In the last 15 years of his life, a series of fantasies emerged in his art. These may have been inspired by children's paintings he saw at the school near Six Mile Lake, and by his return to the watercolour medium in 1937 after a 12-year hiatus. He began to choose odd subjects to paint: figurines and eccentric still lifes, his version of children's paintings, and visual depictions of Biblical stories. Certainly this shift in direction was given a boost by a profound change in his life at about the same time: his falling in love with Kathleen Pavey (b. 1910), whom he met in 1938 and with whom he lived from 1939 on, and the birth of his only child, David Jr., in 1941. Baby bottles and toys became part of his still lifes. The strong Biblical references that underlie many of the late paintings show Milne's symbolic understanding of life, death, rebirth and resurrection. The Ascension series, perhaps influenced by his seeing the work of Wyndham Lewis, who was waiting out the war in Canada, best illustrates his serious intent, but the Noah and the Ark series or Snow in Bethlehem show that he could be amused by his Biblical reinterpretations.
As he became better known, Milne got to know other artists: Carl Schaefer, Gordon MacNamara, Jack Nichols, Isabel McLaughlin, A.Y. Jackson, Arthur Lismer and others. He did not directly influence many artists, although his austere example and his purity of aesthetic concern has been an inspiration for subsequent artists. Harold Town, in homage, called Milne the "Master of Absence" for his ability to reduce a painting to its essentials.
Milne also invented a method of making colour drypoints, printing one colour over another with different plates for each. Etching and drypoint (which are both traditionally black and white) were techniques that Milne had learned about in New York, where he had done works in both media, especially in 1911. He was familiar with other printing methods: he printed a number of unusual (and powerful) lithographic works in 1915. He invented his colour drypoint in 1922 and then executed works in this process sporadically over 20 years (1927–47), executing nearly 60 subjects but seldom running editions. The discovery of the optimum print was Milne's chief goal. Many critics consider Milne's drypoints among his finest works.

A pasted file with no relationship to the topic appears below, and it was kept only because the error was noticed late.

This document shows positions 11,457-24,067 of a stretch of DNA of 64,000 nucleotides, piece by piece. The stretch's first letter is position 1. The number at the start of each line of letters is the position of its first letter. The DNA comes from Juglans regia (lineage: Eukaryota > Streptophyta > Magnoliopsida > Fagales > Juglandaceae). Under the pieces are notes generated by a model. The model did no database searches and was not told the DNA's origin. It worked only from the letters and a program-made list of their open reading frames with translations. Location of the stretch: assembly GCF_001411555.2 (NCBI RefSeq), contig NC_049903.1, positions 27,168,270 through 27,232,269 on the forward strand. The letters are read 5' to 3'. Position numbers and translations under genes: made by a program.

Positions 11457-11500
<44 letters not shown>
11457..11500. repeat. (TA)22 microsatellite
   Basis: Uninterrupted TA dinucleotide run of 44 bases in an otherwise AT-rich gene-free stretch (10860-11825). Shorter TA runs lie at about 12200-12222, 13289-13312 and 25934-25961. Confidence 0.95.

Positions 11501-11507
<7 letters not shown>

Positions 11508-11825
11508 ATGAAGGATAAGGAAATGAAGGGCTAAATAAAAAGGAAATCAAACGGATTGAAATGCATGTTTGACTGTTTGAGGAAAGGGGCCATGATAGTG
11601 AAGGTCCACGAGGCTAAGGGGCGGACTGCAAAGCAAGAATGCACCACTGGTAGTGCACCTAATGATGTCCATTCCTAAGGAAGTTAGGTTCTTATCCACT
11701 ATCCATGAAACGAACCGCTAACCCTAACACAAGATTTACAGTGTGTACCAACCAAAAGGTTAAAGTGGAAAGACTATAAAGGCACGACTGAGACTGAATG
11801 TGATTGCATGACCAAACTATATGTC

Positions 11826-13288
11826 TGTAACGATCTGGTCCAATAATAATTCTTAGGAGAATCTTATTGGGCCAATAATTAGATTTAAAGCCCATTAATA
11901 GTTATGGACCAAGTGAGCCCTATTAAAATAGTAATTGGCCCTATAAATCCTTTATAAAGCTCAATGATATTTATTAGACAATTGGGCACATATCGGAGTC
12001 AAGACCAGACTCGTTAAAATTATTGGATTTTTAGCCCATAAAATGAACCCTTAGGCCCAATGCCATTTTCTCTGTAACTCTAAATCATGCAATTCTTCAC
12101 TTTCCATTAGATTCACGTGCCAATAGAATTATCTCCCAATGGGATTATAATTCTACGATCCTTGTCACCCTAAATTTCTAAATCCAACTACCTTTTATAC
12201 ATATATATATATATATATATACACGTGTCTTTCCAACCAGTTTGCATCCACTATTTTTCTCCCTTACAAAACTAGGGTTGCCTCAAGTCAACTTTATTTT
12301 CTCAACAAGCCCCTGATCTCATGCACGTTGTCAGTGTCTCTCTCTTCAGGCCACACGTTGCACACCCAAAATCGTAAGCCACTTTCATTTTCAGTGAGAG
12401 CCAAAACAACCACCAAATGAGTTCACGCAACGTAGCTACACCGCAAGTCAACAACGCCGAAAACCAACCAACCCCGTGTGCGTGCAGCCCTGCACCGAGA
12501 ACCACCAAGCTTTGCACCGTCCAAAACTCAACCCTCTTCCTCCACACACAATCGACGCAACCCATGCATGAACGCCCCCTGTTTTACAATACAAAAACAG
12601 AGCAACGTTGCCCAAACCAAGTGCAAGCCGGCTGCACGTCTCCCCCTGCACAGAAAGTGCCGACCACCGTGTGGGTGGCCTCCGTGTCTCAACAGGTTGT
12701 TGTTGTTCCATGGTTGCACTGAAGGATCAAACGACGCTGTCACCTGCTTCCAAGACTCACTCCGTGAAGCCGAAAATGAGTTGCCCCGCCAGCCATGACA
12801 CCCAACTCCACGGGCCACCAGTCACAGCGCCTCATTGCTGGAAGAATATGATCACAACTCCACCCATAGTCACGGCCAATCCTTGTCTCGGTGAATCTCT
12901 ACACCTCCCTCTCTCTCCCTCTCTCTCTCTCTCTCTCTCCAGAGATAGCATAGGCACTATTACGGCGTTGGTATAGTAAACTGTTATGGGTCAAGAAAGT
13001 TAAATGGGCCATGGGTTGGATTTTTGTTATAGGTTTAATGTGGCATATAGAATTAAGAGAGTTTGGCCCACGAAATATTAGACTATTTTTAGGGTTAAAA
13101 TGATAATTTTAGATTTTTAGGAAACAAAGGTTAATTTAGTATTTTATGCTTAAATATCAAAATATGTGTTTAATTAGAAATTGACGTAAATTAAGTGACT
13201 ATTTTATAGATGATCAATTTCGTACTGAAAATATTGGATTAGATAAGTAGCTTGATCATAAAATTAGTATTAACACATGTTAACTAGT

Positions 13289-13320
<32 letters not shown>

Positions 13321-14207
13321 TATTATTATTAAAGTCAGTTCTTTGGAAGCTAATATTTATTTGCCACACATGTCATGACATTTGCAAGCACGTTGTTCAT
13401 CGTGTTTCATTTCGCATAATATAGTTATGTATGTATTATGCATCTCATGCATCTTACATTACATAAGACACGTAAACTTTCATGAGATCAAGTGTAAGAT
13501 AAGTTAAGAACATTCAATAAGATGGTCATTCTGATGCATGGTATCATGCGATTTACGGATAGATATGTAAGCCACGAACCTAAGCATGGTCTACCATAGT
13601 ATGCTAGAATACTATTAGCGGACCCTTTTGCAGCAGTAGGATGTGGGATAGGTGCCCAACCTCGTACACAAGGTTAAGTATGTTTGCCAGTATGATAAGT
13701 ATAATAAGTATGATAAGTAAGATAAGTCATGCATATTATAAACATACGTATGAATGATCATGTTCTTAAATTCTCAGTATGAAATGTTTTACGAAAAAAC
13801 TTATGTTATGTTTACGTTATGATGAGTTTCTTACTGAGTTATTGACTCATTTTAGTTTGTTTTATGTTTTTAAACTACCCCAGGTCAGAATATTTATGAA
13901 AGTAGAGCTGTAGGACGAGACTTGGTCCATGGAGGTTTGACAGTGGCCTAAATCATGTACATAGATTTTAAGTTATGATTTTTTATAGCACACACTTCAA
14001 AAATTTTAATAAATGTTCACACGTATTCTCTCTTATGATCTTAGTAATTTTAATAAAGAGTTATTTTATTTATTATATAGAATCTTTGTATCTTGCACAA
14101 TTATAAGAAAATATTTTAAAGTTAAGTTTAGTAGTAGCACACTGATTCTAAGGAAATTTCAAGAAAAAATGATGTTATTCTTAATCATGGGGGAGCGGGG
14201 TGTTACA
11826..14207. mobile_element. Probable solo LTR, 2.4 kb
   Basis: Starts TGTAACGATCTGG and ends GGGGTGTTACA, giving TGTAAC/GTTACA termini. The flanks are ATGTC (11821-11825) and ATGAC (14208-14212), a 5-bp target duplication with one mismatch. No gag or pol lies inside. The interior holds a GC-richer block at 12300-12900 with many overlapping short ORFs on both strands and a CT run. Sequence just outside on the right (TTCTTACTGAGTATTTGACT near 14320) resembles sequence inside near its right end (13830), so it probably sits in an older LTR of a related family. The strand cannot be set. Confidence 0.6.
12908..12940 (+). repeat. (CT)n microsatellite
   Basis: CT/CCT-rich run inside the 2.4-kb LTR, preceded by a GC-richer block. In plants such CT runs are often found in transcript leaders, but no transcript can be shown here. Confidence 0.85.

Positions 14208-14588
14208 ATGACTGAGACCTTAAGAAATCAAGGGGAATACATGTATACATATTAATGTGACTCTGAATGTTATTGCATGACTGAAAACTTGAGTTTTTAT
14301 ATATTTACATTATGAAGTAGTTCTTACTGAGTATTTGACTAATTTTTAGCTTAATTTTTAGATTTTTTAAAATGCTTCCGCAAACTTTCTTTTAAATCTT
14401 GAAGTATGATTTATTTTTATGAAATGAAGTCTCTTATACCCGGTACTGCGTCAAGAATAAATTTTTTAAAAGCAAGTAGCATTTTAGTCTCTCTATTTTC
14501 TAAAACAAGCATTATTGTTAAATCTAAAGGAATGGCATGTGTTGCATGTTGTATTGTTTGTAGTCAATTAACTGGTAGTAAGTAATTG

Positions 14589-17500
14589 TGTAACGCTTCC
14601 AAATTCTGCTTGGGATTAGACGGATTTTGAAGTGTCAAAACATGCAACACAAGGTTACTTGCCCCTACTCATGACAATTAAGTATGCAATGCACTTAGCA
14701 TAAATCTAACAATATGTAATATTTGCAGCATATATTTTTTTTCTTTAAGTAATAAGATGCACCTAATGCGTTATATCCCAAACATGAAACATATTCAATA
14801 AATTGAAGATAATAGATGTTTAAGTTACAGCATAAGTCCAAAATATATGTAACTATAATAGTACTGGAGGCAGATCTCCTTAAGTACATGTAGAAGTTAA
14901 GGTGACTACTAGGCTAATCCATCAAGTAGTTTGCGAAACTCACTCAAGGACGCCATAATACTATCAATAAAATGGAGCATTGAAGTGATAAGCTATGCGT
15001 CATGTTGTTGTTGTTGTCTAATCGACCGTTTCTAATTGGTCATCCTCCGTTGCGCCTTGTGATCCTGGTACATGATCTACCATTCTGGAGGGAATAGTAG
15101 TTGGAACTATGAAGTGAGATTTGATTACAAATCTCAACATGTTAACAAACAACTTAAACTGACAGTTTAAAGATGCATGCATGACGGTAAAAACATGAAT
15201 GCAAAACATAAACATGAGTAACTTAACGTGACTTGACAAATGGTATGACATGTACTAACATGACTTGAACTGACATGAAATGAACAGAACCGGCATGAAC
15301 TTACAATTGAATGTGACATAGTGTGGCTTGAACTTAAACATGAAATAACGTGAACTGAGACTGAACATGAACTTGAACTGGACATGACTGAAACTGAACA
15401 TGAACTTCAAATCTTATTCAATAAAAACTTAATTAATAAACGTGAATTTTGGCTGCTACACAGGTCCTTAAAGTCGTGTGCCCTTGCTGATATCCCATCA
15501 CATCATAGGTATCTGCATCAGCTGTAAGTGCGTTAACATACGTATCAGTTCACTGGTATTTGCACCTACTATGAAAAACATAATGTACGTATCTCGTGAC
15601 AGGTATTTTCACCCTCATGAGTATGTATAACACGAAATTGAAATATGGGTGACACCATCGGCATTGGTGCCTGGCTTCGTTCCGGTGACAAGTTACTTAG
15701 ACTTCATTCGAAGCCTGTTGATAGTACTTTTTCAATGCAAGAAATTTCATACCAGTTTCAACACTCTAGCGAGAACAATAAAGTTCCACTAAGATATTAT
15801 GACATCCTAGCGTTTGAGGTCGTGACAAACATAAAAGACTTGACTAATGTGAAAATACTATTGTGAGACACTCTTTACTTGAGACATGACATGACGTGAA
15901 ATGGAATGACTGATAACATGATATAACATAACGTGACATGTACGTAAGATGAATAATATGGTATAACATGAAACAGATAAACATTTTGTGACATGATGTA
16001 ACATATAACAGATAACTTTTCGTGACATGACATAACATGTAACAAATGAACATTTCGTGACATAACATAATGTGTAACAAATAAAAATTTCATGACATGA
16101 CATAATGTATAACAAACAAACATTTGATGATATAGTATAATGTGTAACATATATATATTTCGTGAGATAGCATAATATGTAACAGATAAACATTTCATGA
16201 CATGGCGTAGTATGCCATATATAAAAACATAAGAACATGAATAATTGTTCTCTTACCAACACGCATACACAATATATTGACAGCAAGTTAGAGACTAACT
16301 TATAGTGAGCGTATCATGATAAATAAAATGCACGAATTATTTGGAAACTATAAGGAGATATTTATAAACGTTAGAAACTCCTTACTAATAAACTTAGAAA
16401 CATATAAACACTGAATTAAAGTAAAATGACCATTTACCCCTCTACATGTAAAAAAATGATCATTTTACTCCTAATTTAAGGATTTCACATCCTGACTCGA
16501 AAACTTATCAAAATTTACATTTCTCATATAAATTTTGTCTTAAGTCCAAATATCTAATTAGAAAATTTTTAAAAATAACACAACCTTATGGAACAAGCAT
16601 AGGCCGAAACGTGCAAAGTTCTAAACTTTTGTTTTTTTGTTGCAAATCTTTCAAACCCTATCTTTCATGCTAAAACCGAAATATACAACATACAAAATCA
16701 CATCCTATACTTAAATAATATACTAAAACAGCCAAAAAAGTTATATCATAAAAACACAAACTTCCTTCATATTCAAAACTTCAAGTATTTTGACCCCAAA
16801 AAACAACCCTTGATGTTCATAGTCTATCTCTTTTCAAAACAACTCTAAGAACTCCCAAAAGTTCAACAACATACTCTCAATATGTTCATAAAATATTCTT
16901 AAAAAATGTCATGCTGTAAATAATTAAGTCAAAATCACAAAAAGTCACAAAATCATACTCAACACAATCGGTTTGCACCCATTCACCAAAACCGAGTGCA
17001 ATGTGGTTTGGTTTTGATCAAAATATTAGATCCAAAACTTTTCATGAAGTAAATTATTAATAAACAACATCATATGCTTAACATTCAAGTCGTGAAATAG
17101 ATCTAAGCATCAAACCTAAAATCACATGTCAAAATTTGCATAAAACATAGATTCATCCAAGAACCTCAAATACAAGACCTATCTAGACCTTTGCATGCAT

Milne was an exceptionally gifted writer as well as a brilliant painter. His unpublished letters to his New York friend James Clarke, the Masseys and others, his Autobiography (1947), and his journals and painting notes (most are in the National Archives of Canada) are a vast and rich store of observations, thoughts and descriptions unparalleled in Canadian art. Most of Milne's writings on art are about his own aims, successes and failures, but he is equally candid and shrewd about the paintings of others. His writings show a quick mind and a good sense of humour, but at the same time they mask a good deal of the sacrifice that Milne suffered in order to devote his whole life to being an artist. For 40 years, apart from occasionally bartering his labour in exchange for necessary supplies, he managed to dedicate all of his time to the business of painting.
Although Milne spent half his career in the United States and was a modernist who frequently argued that subject matter had nothing to do with the aesthetics of painting, Milne was also a staunch Canadian nationalist and a monarchist. In 1945, he sent a series of flag designs to the government. He admired much about the United States, but he never considered becoming an American citizen, even though his acceptance in Canada was difficult and slow and the adulation he had received in New York in his early years had been heady. In the late 1930s, he worried about the loss of Canadian talent to richer countries, and he urged this nation to pay more attention to its art, music and literature.
Approximately half of Milne's paintings are oils and half are watercolours. His lifetime production, after the destruction of many paintings throughout his career, stands at close to 3,000, with an equal number of drawings and prints. The National Gallery of Canada, the Art Gallery of Ontario, the McMichael Canadian Art Collection and the Winnipeg Art Gallery all have excellent collections of his work. Billboards (1912), Painting Place (1930), Boston Corners (1917), Raspberry Jam (1936) and White Poppy (1946) are fine examples of his work at different periods.
David Milne Jr and David P. Silcox, eds, David B Milne: Catalogue Raisonné of the Paintings (1998); John O'Brian, David Milne and the Modern Tradition of Painting (1983); David P. Silcox, Painting Place: The Life and Work of David B. Milne (1996).